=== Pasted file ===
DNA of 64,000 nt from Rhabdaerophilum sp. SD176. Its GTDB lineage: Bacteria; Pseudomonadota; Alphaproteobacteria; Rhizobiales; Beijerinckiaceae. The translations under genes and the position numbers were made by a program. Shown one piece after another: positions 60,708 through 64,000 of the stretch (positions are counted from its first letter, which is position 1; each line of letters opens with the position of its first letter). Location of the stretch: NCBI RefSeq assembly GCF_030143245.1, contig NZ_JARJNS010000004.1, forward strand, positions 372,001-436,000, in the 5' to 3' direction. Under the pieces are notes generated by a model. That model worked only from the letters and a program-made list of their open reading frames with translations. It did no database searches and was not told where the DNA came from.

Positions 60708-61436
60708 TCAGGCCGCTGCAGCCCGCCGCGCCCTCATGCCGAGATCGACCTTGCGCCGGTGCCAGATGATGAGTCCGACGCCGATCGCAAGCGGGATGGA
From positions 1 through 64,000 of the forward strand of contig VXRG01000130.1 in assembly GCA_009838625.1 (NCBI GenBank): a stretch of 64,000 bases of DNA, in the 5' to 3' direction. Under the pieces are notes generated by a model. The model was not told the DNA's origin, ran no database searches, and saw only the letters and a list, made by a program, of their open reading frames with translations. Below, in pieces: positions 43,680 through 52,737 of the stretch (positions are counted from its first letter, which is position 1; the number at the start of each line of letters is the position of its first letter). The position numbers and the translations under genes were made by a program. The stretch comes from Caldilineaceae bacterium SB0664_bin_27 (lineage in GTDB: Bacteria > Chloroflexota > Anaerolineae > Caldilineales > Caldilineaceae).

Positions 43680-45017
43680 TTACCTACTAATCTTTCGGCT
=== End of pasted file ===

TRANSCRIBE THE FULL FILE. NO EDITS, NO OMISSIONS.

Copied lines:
DNA of 64,000 nt from Rhabdaerophilum sp. SD176. Its GTDB lineage: Bacteria; Pseudomonadota; Alphaproteobacteria; Rhizobiales; Beijerinckiaceae. The translations under genes and the position numbers were made by a program. Shown one piece after another: positions 60,708 through 64,000 of the stretch (positions are counted from its first letter, which is position 1; each line of letters opens with the position of its first letter). Location of the stretch: NCBI RefSeq assembly GCF_030143245.1, contig NZ_JARJNS010000004.1, forward strand, positions 372,001-436,000, in the 5' to 3' direction. Under the pieces are notes generated by a model. That model worked only from the letters and a program-made list of their open reading frames with translations. It did no database searches and was not told where the DNA came from.

Positions 60708-61436
60708 TCAGGCCGCTGCAGCCCGCCGCGCCCTCATGCCGAGATCGACCTTGCGCCGGTGCCAGATGATGAGTCCGACGCCGATCGCAAGCGGGATGGA
From positions 1 through 64,000 of the forward strand of contig VXRG01000130.1 in assembly GCA_009838625.1 (NCBI GenBank): a stretch of 64,000 bases of DNA, in the 5' to 3' direction. Under the pieces are notes generated by a model. The model was not told the DNA's origin, ran no database searches, and saw only the letters and a list, made by a program, of their open reading frames with translations. Below, in pieces: positions 43,680 through 52,737 of the stretch (positions are counted from its first letter, which is position 1; the number at the start of each line of letters is the position of its first letter). The position numbers and the translations under genes were made by a program. The stretch comes from Caldilineaceae bacterium SB0664_bin_27 (lineage in GTDB: Bacteria > Chloroflexota > Anaerolineae > Caldilineales > Caldilineaceae).

Positions 43680-45017
43680 TTACCTACTAATCTTTCGGCT